City of Raleigh, Crabtree Quarry reach deal to link greenways, close facility

The quarry has been on Duraleigh Road for decades, and has kept Raleigh from fully connecting its greenways.
February 5, 2014 9:00:00 PM PST
A decades-old lawsuit involving the City of Raleigh and a northwest Raleigh quarry has finally been resolved. The agreement paves the way for a sought-after greenway that would link Umstead Park to Cary and Durham.

The Crabtree Quarry has been on Duraleigh Road for decades, and for years this legal dispute has kept Raleigh from fully connecting its greenways.

"It would be holy grail of the system," said greenway advocate Sig Hutchinson.

Hutchinson has waited nearly 20 years to get the green light for the stretch of land -- the missing link -- that would connect 180 miles of greenways in Raleigh, Cary, and Durham.

"We were so pessimistic about this ever being done that it was even taken off the greenway maps," said Hutchinson.

A legal dispute with Hanson Aggregates, which is the owner of Crabtree Quarry, has delayed the project for decades, but, under a new agreement, Raleigh will get an easement to extend the Crabtree Creek Greenway west to Umstead Park.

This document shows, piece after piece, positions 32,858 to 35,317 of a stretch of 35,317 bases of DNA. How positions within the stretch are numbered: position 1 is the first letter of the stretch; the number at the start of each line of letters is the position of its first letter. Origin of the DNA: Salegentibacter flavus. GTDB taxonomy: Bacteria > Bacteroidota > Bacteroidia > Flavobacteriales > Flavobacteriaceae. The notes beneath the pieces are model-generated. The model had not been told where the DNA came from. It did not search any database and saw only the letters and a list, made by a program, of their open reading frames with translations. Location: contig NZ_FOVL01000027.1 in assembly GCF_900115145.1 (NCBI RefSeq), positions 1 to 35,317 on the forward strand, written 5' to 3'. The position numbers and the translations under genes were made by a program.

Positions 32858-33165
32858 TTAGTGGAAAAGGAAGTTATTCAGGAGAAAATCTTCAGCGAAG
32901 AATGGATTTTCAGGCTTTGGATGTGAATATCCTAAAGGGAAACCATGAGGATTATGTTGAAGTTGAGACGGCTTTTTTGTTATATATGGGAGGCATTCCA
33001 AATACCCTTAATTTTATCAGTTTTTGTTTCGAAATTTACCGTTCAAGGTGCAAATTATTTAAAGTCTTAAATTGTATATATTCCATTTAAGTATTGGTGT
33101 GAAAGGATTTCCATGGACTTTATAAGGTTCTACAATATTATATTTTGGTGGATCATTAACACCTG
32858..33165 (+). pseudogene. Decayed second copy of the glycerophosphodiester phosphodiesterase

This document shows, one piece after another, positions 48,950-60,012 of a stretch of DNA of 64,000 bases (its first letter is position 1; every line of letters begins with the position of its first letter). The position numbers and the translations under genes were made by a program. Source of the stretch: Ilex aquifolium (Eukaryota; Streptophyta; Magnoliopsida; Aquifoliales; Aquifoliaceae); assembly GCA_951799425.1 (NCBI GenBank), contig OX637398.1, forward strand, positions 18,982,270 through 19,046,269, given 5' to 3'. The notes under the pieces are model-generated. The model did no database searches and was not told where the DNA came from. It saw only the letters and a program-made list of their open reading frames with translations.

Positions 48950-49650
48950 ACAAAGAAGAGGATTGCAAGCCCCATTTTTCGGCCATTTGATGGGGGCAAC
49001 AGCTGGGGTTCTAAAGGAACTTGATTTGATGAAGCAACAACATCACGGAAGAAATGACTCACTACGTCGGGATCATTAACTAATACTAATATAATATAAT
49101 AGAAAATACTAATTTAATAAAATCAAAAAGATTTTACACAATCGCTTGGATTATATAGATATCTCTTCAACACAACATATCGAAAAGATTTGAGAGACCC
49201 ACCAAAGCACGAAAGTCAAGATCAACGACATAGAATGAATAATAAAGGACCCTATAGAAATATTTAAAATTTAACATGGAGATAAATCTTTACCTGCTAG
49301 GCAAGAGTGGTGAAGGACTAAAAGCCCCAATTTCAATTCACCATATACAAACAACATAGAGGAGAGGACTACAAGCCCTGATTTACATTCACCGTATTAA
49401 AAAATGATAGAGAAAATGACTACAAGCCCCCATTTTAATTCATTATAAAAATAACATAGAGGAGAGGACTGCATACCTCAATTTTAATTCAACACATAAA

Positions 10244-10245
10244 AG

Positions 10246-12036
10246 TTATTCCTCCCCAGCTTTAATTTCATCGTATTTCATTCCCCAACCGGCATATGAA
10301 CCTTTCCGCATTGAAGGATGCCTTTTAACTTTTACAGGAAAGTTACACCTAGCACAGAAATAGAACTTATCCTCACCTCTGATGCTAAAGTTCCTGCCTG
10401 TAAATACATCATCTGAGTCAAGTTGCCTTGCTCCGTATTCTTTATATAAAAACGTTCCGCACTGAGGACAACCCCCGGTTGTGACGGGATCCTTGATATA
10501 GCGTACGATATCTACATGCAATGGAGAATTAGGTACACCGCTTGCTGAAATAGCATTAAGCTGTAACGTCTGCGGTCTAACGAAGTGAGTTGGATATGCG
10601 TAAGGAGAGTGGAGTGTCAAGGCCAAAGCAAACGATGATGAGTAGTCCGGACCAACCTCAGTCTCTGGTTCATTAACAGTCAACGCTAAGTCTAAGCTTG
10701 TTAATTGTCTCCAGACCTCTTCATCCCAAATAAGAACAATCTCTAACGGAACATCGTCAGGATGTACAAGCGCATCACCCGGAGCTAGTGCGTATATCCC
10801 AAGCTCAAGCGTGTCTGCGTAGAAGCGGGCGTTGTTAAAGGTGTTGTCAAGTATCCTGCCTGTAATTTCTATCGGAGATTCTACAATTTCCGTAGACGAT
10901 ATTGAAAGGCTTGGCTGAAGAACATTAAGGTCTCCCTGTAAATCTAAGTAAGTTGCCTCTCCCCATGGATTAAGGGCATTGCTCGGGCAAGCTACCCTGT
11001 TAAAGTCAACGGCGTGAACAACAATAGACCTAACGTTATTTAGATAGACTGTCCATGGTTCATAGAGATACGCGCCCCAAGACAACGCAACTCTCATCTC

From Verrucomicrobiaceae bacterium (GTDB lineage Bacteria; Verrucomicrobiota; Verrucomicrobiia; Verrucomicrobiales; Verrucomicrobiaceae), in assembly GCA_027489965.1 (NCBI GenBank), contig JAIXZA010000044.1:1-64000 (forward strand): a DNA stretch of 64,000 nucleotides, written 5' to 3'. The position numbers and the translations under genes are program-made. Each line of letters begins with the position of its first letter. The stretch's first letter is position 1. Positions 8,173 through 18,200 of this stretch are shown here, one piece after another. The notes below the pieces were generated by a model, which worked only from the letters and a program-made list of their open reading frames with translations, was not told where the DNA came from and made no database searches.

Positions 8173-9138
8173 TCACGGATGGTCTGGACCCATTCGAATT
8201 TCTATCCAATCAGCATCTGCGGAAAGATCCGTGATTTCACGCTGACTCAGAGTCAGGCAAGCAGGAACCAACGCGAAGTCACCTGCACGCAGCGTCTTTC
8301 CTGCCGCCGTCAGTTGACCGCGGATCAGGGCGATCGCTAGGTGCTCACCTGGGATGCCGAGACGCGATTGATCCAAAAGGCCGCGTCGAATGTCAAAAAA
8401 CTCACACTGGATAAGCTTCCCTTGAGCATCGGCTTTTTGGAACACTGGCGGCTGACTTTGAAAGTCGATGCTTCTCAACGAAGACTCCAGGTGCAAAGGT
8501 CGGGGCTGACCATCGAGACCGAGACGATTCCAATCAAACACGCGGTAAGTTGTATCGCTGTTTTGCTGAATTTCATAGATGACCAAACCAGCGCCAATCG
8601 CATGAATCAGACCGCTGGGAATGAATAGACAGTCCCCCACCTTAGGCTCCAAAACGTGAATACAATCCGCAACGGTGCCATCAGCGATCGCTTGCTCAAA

"You have to go into the park to access the park," said Hutchinson. "So this is that first direct connection."

From Umstead, greenway users can access the Cary trail system and eventually Durham's American Tobacco Trail.

The deal also ends operations at the quarry within 40 years, which is a relief for neighbors often disturbed by blasting at the site.

Hanson has agreed to build dirt barriers at the north end of quarry as a sound buffer and limit blasting to between 10 a.m. and 4 p.m. on weekdays. After it closes, the city has the option to buy the property for $10.

"We can use it for storm water, flood control or we can actually use it for drinking water retention," said Hutchinson. "So there's a lot of advantages to a quarry pit and now that we know when they'll be leaving we can plan for the future."

Hanson has agreed to move the quarry entrance to the north side of its property to avoid traffic congestion on busy Duraleigh Road. In return, the city will allow them to expand operations on that side before it ultimately closes for good.

"There's a date certain for when the quarry has to shut down, and I think that's good for the City of Raleigh," said Hutchinson.

Hutchinson says the greenway trail design could start immediately, but the city needs nearly $4 million to fund the project which was diverted from a previous bond package. Hutchinson says if that happens, it could be finished by the end of 2016.

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